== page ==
David prepares to bring home the ark, and musters the Levites, 1-11. They sanctify themselves, and bear the ark upon their shoulders, 12-15. The solemnities observed on the occasion, 16-26. David dances before the ark, and is despised by his wife Michal, 27-29.
Notes on Chapter 15
Made him houses
One for himself, and one for the ark; in the latter was a tent, under which the ark was placed.
None ought to carry the ark-but the Levites
It was their business; and he should have thought of this sooner, and then the unfortunate breach on Uzza would have been prevented; see 1 Chronicles 15:13.
Upon their shoulders
That is the staves which went through the rings rested on their shoulders, but the ark itself rested on the staves like a sedan on its poles.
As Moses commanded
See Numbers 4:5,15.
These were the three chief musicians in the time of David; see 1 Chronicles 6:31.
With psalteries on Alamoth
Some suppose that the word signifies virgins, or women singers, the persons mentioned here being appointed to accompany them with psalteries, and preside over them.
The Vulgate says arcana cantabant, they sang secret things or mysteries; probably prophetic hymns.
On the Sheminith
According to the Targum, this signifies an instrument that sounded an octave, or, according to others, an instrument with eight strings. The Syriac and Arabic have it, instruments to sing with daily, at the third, sixth, and ninth hour; the Vulgate, an octave, for a song of victory: some think the eighth band of the musicians is intended, who had the strongest and most sonorous voices; and that it is in this sense that shelomith and lenatstseach should be understood.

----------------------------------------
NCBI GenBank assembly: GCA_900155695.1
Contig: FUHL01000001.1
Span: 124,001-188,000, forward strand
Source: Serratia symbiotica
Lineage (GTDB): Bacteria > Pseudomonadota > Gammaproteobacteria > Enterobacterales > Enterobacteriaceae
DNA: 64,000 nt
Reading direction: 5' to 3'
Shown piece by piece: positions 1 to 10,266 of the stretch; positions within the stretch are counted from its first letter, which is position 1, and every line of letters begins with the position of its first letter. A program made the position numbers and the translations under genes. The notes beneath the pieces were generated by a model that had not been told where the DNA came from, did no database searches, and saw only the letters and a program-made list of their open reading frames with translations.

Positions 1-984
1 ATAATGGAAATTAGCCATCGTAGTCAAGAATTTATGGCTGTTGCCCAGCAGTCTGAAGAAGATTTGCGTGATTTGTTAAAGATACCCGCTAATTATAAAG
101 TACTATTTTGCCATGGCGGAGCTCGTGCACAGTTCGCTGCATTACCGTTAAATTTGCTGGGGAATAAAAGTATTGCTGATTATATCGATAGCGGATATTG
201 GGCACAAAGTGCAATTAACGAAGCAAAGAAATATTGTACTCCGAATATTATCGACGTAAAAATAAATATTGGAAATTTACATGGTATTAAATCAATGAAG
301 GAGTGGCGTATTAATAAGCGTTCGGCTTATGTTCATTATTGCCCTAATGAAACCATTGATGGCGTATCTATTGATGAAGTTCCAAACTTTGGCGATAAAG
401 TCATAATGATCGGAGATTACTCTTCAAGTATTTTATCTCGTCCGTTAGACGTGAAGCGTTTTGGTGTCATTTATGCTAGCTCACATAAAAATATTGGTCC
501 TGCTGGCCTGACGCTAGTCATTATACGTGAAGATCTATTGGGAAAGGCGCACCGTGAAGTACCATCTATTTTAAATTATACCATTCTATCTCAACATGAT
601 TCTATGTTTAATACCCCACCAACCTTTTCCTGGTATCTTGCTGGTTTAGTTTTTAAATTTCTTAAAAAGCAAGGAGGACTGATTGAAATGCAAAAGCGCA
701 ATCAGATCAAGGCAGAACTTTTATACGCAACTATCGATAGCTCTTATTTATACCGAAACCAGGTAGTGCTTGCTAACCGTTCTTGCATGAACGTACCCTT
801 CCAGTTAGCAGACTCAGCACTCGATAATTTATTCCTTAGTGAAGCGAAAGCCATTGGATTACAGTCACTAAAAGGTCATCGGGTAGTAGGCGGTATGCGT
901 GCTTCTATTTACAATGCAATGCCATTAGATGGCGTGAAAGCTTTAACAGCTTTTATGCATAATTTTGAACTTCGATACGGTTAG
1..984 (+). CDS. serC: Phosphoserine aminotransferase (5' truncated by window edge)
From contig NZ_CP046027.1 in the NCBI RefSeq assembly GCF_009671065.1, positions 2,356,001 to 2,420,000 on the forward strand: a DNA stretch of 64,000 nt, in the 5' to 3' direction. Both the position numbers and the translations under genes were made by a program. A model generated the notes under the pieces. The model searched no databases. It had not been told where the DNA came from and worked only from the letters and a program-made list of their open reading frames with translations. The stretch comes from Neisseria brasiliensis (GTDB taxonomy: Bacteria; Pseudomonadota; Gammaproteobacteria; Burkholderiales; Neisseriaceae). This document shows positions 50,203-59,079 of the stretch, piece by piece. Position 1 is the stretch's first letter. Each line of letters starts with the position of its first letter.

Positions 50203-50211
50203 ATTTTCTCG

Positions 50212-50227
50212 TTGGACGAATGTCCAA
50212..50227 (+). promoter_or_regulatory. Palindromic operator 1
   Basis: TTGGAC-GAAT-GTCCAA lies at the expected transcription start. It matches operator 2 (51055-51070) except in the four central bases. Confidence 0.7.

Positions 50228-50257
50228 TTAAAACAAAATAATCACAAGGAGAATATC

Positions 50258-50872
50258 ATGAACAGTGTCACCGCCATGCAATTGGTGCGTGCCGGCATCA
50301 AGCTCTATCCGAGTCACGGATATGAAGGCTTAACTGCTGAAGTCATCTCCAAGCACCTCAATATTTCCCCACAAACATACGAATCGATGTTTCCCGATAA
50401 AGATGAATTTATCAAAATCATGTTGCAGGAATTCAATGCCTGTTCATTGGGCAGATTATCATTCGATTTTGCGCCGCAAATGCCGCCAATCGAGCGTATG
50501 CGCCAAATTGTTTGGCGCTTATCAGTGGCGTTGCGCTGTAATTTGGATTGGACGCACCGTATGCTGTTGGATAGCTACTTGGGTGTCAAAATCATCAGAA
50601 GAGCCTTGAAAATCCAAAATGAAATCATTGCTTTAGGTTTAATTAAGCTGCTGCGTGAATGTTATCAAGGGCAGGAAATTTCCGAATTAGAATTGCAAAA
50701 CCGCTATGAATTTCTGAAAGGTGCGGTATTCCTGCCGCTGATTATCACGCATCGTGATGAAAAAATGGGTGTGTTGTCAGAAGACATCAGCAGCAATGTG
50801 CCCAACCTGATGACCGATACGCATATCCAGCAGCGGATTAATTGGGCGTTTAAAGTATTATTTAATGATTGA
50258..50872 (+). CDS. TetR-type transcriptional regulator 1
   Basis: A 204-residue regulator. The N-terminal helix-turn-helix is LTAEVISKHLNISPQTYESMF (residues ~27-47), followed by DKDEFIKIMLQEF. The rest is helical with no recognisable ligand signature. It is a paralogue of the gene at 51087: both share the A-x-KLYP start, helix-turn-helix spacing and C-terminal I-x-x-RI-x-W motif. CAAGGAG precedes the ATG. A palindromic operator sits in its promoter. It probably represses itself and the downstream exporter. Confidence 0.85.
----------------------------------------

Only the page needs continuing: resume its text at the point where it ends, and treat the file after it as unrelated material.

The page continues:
Chenaniah-he instructed about the song
This appears to have been the master singer; he gave the key and the time, for he presided bemassa, in the elevation, probably meaning what is called pitching the tune, for he was skilful in music, and powerful in his voice, and well qualified to lead the band: be might have been precentor,
God helped the Levites
When they saw that God had made no breach among them, as he had in the case of Uzza, in gratitude for their preservation, and his acceptance of their labour, they sacrificed seven bullocks and seven rams.
A robe of flue linen
A robe made of buts, probably the tuft or beard of the Pinna Magna, a species of muscle found every where on the shores of the Mediterranean, growing sometimes, as I have seen, to a foot and a half in length. I have seen a pair of gloves made of this very rich stuff; the colour is a deep dark yellow, something inclining to what is called the lilac. The buts or byssus was not heard of in Israel before the time of David: after that it is frequently mentioned.
Michal-saw-David dancing-and she despised him
See this whole business explained 2 Samuel 6:20, conduct is vindicated, and the nature of Michal's disgrace and punishment hinted at, but all left to the reader's determination.